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Asia Minute: More of corporate Japan is trying a four-day workweek

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Sofia Terzoni from Pixabay
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The pandemic has changed the workweek for many people, but it’s not the only factor leading to certain adjustments. And some changes are taking place in unusual places.

Panasonic has made a move that’s surprised many observers: offering an optional four-day workweek.

It’s not a shock for a company in the technology field, but it is still unusual in corporate Japan.

CEO Yuki Kusumi told an investor briefing last week that employees can use the four-day workweek to do volunteer work — or even a side job.

He said, “Our responsibility is to strike an ideal balance between the work style and lifestyle for our diverse human capital.”

Analysts say it’s the competition for “diverse human capital” — otherwise known as “talent” that is driving the change.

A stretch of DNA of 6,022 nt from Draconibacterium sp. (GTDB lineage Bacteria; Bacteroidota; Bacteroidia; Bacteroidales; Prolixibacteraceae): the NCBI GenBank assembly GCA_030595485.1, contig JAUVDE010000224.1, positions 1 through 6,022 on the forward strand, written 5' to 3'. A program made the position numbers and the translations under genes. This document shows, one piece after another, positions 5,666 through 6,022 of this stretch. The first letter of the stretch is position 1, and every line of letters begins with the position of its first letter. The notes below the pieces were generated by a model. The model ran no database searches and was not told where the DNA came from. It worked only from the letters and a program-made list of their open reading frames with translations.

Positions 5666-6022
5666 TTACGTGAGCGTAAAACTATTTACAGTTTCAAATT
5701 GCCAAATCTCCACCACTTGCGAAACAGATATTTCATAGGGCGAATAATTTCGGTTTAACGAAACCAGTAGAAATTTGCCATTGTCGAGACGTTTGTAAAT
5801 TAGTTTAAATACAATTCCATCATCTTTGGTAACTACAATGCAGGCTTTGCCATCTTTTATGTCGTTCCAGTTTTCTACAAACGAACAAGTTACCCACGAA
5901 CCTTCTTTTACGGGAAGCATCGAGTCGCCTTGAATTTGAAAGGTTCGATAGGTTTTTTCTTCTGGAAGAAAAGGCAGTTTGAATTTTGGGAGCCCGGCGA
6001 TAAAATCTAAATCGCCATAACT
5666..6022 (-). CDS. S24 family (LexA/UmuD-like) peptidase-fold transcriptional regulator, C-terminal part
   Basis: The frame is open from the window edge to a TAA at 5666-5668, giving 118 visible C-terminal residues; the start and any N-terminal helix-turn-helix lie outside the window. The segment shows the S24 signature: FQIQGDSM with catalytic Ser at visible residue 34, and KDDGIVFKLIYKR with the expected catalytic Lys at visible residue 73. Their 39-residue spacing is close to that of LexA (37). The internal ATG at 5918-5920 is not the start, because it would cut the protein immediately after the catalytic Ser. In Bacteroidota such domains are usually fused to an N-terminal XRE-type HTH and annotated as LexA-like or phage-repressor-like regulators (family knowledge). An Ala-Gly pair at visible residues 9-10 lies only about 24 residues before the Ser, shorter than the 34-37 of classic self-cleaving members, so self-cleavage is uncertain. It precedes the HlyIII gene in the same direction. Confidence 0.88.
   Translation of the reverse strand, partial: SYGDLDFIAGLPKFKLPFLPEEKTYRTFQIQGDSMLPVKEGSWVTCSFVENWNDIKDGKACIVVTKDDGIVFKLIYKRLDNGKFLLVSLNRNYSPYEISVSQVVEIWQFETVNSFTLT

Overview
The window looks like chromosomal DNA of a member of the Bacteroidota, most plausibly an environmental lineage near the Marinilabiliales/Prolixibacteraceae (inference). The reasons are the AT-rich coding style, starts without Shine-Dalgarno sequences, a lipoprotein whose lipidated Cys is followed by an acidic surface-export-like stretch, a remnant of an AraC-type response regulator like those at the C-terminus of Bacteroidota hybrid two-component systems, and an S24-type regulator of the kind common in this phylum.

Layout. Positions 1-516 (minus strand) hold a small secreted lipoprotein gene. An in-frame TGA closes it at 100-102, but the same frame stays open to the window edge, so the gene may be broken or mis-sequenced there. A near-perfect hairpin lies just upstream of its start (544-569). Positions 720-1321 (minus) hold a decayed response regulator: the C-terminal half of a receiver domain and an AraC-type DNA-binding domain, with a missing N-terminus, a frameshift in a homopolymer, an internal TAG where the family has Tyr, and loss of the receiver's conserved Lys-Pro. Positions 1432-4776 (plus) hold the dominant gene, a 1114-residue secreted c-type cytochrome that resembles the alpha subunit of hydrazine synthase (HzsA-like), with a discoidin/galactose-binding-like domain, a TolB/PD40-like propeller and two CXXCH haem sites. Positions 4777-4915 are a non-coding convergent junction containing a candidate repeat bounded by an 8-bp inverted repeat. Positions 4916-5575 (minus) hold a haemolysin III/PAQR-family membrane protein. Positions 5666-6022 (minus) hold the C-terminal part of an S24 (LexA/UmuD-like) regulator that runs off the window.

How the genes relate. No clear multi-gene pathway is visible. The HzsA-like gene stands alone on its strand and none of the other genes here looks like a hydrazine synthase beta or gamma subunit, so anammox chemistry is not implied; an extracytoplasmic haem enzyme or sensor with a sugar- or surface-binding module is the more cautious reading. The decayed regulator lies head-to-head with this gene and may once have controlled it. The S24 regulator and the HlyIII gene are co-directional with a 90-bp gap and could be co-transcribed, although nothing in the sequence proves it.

A 2020 survey by the Labor Ministry found a little more than 8% of Japanese companies give the option of a four-day workweek.

Even when it’s offered, not everyone rushes to take it — after all, it does come with a cut in pay — but for some, the tradeoff is worth it.

And while it’s far from a universal option, more companies are trying it.

Japan’s Nikkei newspaper reports drugmaker Shionogi and Company will offer a four-day workweek in the spring, joining others from Fast Retailing — the parent company of Uniqlo to the Mizuho Financial Group.

Bill Dorman has been the news director at Hawaiʻi Public Radio since 2011.
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